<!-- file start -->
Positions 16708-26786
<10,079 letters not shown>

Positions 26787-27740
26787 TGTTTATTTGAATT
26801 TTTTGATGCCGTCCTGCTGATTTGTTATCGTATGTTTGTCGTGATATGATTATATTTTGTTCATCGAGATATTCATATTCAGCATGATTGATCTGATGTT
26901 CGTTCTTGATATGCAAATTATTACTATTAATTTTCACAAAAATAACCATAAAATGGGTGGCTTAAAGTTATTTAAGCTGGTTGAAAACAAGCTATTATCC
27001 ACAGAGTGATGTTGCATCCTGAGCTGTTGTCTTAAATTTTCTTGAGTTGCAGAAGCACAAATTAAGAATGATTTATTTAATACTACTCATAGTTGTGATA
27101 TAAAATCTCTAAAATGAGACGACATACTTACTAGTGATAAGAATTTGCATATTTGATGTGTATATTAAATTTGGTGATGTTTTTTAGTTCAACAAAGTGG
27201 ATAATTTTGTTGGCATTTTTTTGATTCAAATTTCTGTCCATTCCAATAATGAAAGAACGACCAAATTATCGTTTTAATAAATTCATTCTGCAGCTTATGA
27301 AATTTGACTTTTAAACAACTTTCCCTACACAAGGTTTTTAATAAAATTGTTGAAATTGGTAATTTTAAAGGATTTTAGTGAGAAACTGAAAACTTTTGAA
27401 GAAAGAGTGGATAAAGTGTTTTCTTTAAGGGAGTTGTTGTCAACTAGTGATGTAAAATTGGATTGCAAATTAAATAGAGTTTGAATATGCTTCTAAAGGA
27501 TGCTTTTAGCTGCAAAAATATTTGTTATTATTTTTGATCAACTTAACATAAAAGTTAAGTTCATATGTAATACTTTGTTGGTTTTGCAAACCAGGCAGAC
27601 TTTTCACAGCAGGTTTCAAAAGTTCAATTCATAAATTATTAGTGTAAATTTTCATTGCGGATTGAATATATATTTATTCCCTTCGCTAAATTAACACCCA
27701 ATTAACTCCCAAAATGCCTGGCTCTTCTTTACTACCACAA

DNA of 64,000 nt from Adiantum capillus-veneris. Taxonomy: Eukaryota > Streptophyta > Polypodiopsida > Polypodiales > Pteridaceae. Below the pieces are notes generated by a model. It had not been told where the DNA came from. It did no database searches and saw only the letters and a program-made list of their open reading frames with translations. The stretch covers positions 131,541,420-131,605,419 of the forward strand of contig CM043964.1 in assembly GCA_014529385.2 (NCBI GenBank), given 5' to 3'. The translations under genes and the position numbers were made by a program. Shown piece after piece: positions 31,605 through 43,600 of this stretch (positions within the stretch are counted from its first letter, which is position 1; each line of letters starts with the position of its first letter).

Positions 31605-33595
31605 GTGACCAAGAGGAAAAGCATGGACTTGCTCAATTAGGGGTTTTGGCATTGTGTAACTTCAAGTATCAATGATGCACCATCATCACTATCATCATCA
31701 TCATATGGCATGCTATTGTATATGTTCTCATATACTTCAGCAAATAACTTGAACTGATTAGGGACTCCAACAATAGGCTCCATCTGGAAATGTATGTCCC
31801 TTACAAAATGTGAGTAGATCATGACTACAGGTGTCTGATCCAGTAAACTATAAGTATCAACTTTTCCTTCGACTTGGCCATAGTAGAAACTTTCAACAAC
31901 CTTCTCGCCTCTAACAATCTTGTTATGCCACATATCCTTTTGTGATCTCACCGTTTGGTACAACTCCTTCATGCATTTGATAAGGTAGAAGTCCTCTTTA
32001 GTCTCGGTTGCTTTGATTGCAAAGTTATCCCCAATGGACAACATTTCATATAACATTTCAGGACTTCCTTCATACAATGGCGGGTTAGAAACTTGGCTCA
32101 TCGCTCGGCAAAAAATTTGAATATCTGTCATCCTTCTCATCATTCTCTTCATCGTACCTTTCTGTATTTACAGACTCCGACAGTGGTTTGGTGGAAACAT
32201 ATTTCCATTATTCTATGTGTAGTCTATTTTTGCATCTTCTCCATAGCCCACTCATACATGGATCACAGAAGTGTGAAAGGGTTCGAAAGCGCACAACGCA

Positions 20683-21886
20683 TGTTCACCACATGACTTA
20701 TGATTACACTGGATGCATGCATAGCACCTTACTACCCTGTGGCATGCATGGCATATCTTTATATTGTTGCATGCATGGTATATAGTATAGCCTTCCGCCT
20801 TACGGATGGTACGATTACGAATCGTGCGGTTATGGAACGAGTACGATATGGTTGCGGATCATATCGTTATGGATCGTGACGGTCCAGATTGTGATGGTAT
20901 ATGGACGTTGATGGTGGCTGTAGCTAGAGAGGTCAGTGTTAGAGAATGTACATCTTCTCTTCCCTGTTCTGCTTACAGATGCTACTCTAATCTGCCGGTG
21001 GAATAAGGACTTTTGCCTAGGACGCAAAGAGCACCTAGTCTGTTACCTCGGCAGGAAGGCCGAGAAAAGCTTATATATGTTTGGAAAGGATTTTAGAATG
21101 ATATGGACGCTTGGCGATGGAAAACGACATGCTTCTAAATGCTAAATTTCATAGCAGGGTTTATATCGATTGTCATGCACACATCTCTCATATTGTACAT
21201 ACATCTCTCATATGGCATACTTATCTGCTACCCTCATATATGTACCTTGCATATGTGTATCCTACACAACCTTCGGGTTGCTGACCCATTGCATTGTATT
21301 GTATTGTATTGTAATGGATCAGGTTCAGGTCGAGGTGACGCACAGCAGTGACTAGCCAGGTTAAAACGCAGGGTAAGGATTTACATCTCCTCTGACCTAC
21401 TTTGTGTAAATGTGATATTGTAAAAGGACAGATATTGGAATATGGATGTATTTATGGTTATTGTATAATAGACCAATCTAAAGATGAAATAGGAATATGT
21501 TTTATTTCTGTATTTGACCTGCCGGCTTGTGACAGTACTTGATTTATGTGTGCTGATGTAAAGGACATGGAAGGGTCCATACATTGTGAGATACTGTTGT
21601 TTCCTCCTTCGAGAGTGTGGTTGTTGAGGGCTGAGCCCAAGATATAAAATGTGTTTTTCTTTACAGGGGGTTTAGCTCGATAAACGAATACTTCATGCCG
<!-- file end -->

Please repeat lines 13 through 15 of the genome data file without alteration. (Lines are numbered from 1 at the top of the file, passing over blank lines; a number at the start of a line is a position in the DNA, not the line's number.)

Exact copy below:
27601 TTTTCACAGCAGGTTTCAAAAGTTCAATTCATAAATTATTAGTGTAAATTTTCATTGCGGATTGAATATATATTTATTCCCTTCGCTAAATTAACACCCA
27701 ATTAACTCCCAAAATGCCTGGCTCTTCTTTACTACCACAA

DNA of 64,000 nt from Adiantum capillus-veneris. Taxonomy: Eukaryota > Streptophyta > Polypodiopsida > Polypodiales > Pteridaceae. Below the pieces are notes generated by a model. It had not been told where the DNA came from. It did no database searches and saw only the letters and a program-made list of their open reading frames with translations. The stretch covers positions 131,541,420-131,605,419 of the forward strand of contig CM043964.1 in assembly GCA_014529385.2 (NCBI GenBank), given 5' to 3'. The translations under genes and the position numbers were made by a program. Shown piece after piece: positions 31,605 through 43,600 of this stretch (positions within the stretch are counted from its first letter, which is position 1; each line of letters starts with the position of its first letter).